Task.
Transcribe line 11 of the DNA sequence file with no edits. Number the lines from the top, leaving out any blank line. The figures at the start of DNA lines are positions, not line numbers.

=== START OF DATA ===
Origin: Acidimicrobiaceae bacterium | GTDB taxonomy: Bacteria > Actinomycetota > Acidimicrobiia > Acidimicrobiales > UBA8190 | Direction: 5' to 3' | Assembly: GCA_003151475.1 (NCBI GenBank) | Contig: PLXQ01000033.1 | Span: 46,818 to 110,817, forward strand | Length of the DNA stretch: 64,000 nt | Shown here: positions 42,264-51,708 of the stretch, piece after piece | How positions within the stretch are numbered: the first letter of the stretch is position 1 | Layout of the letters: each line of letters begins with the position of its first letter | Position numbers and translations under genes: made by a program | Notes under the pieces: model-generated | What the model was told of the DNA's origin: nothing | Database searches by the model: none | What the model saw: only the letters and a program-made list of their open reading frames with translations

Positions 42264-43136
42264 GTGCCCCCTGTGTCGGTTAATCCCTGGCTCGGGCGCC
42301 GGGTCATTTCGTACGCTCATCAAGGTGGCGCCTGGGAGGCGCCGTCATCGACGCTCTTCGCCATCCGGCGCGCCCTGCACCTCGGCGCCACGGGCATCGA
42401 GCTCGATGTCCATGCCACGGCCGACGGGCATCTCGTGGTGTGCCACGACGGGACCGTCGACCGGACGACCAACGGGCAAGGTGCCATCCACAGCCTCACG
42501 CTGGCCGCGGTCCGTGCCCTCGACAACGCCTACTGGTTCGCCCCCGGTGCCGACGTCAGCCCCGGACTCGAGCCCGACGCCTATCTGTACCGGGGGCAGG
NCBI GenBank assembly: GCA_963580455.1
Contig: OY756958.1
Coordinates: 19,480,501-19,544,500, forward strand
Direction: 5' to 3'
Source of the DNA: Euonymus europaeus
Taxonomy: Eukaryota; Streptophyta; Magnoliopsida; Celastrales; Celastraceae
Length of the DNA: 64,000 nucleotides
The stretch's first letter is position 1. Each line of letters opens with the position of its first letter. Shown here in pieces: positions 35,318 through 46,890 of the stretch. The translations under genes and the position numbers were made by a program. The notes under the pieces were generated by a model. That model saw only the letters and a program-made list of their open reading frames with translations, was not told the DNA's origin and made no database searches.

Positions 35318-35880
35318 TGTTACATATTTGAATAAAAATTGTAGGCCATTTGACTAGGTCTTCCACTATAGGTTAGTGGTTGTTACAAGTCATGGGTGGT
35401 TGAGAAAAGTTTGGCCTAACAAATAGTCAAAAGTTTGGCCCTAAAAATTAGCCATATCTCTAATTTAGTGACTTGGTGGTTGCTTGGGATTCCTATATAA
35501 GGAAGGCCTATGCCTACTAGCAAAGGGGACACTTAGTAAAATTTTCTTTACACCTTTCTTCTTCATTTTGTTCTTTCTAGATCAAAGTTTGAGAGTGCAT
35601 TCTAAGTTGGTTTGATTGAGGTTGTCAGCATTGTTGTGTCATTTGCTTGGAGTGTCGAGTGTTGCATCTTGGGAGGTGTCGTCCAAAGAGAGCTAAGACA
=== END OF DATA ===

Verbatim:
Source of the DNA: Euonymus europaeus